Roads: The New Utility

Washington’s gas tax was finally raised again last year by lawmakers as part of a 16-year, $16 billion transportation funding package for roads, transit and more. It was rightly hailed as an important first step toward meeting the state’s surface transportation funding needs. However, the rough cost of doing that was pegged at $50.3 billion for 10 years in a 2012 report from then-Governor Christine Gregoire’s Connecting Washington task force.

The upshot: there’s still a big lift ahead on funding for smoothly-functioning, well-maintained transportation infrastructure in Washington state, with roads, highways and bridges an undeniably crucial part of the mix.

Raising The Ante On Mobility

Transportation infrastructure is needed to get statewide freight to global ports in Seattle and Tacoma; to get contractors to job sites; supplies and goods to customers; and particularly in Greater Seattle, to unsnarl the nation’s sixth worst traffic. The cost of the time lost in Seattle traffic has continued to exceed $3 billion annually for more than a decade.

The mobility ante is even higher in Central Puget Sound thanks to projected population growth there from the current 3.8 million to 5 million by 2040, and an affordable housing crisis that may lengthen commutes and worsen congestion by pushing more and more growing young families to buy homes in the region’s farthest reaches.

A New Recipe For Transportation Funding

At the same time, the state needs a new recipe for transportation funding. Legislators and business leaders understand the 2015 gas tax hike in Washington is probably the last hurrah for that approach.

State officials have continued to accent that the gas tax is not indexed to inflation, and transportation construction costs have risen sharply. Washington’s projected gas tax revenues for 2007 to 2023 turned out to be inflated by $5 billion compared to what actual intake up to 2011 was suggesting, according to the 2012 Gregoire administration report. This shortfall risk has been an ongoing concern.

Other factors contribute to the gas tax’s wobbly future. U.S. Energy Information Administration data show gas consumption has decreased since 2007, albeit modestly. According to the U.S. Environmental Protection Agency, adjusted fuel economy is up since 2003, sharply, although it fell from 1985 to 2003 and is currently at about 24 mpg on average (pp. ES5, ES8). Also constricting gas tax revenue growth, a growing number of Millennial workforce members are eschewing car ownership in lieu of on-demand rides via smartphone apps such as Uber and Lyft.

Vehicles nonetheless continue to pound the pavement and transportation maintenance needs replenish and grow, even as newly-funded projects launch.

So since 2013, with legislative authorization and funding, the Washington State Transportation Commission (WSTC) has been exploring how miles traveled could become the basis for a new formula. What they’ve landed on is called a Road User Charge (RUC), and is based on miles driven.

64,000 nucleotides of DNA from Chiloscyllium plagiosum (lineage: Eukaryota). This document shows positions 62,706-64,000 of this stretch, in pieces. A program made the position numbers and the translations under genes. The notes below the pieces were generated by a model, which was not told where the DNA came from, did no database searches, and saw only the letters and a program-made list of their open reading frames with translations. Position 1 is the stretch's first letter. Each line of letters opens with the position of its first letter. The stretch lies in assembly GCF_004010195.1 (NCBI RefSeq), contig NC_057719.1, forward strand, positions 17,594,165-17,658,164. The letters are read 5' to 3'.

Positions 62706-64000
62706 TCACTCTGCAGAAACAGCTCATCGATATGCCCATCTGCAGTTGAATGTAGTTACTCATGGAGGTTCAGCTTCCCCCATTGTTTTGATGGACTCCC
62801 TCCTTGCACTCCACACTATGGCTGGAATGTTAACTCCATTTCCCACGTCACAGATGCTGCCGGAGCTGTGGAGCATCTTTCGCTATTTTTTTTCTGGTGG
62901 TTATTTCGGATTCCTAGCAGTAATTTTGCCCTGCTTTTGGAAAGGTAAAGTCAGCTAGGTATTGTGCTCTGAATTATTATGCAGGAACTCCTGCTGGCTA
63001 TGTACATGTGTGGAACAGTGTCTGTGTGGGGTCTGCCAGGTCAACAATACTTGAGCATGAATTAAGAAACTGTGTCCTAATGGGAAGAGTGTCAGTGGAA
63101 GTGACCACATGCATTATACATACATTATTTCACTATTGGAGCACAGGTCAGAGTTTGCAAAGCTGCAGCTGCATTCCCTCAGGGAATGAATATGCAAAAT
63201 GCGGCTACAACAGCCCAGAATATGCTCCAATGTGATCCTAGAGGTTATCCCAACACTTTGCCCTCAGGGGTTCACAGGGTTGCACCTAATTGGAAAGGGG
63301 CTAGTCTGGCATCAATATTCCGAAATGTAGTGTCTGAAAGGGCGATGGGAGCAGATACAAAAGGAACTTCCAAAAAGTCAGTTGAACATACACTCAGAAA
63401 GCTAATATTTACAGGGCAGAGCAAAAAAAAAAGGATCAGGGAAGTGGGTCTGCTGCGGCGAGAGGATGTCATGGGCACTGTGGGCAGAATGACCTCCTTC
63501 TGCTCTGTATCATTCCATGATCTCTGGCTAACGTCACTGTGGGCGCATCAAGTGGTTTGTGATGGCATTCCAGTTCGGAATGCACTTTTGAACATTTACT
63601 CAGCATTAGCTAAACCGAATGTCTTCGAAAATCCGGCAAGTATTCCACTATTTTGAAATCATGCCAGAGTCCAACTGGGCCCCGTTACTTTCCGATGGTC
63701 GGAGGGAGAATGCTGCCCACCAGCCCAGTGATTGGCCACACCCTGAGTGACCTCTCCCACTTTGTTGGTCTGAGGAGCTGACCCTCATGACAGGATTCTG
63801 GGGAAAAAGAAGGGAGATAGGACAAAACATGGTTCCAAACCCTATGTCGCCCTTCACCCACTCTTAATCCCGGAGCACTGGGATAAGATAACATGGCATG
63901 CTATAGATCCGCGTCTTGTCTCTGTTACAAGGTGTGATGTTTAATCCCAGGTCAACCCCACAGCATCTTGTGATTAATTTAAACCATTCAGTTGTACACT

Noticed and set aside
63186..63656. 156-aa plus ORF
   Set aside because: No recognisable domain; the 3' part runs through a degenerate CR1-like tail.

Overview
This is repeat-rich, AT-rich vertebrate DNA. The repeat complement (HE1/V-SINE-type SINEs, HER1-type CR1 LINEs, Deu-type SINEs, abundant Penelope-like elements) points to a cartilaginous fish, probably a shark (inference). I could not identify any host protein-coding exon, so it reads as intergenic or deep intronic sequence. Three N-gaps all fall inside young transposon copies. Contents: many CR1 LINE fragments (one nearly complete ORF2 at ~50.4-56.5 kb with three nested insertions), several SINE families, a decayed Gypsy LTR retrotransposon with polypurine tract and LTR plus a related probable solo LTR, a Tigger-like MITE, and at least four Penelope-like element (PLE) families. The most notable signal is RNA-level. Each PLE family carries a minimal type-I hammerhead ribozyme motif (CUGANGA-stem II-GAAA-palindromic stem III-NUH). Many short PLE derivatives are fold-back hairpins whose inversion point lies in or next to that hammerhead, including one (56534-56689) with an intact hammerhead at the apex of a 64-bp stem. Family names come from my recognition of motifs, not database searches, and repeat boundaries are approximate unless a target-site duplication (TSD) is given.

Could Be A Tougher Sell In Eastern Washington, But…

For many Seattle region system users, the strategy’s baked-in incentives for ride-sharing and telecommuting likely cast a green hue, easing their acceptance. Mention paying taxes by the mile in eastern Washington, and be prepared for a little road rage. But if you sit down at the kitchen table and run the numbers, that reaction changes as the possible advantage compared to the gas tax becomes evident, according to Janet Ray of AAA Washington.

Ray was a member of a Washington state advisory committee authorized by the legislature in 2012 to begin studying the feasibility of an RUC. She is Assistant Vice-President of Corporate Affairs for AAA Washington, grew up in eastern Washington, and is familiar with the challenges of long distances and low mileage vehicles.

Fairer Deal For Rural Drivers?

Under the current system, which taxes motorists based on how many gallons of fuel they use, there is no explicit tax per mile. Indirectly though, through the existing per-gallon gas tax, there is arguably a mileage tax already. The problem, says Ray, is that it favors drivers of higher-mileage cars at the expense of those who own the low mileage workhorse vehicles common in rural areas. The former pay less at the pump in taxes, but exert wear and tear on road surfaces about as much as the latter.

“The RUC would even out the cost paid per mile for everyone, no matter the amount of fuel used by a vehicle. The RUC could be a fairer way to charge for the use of the roadways, since it treats all vehicles evenly,” said Ray.

Pilot Project Design Underway

The State of Washington has committed $2.3 million to the work of the RUC Steering Committee from the initial study through the end of the biennium in 2017. An additional $1.3 million worth of in-kind time has been spent by staff and the 25 volunteer members of the committee, according to Reema Griffith, Executive Director of the Washington State Transportation Commission (WSTC). “Every year, we’ve gone back to the Legislature to report results and keep the committee’s work on track,” said Griffith.

Joe Tortorelli, WSTC Vice-Chair and RUC committee chair, said the next step will be to complete the design for a pilot project to test the options summarized in the 2016 report. The pilot is currently being designed in cooperation with the U.S. Department of Transportation, in pursuit of a $6 million federal grant to fund the project. Congress allocated $95 million over five years for this type of demonstration project under the Fixing America’s Surface Transportation (FAST) Act in December 2015.

“It will be totally voluntary, including choice of monitoring option,” said Tortorelli. “We’ll be recruiting 2000 volunteers in 2017 representing a variety of types of vehicles in urban, rural and suburban settings across the state.”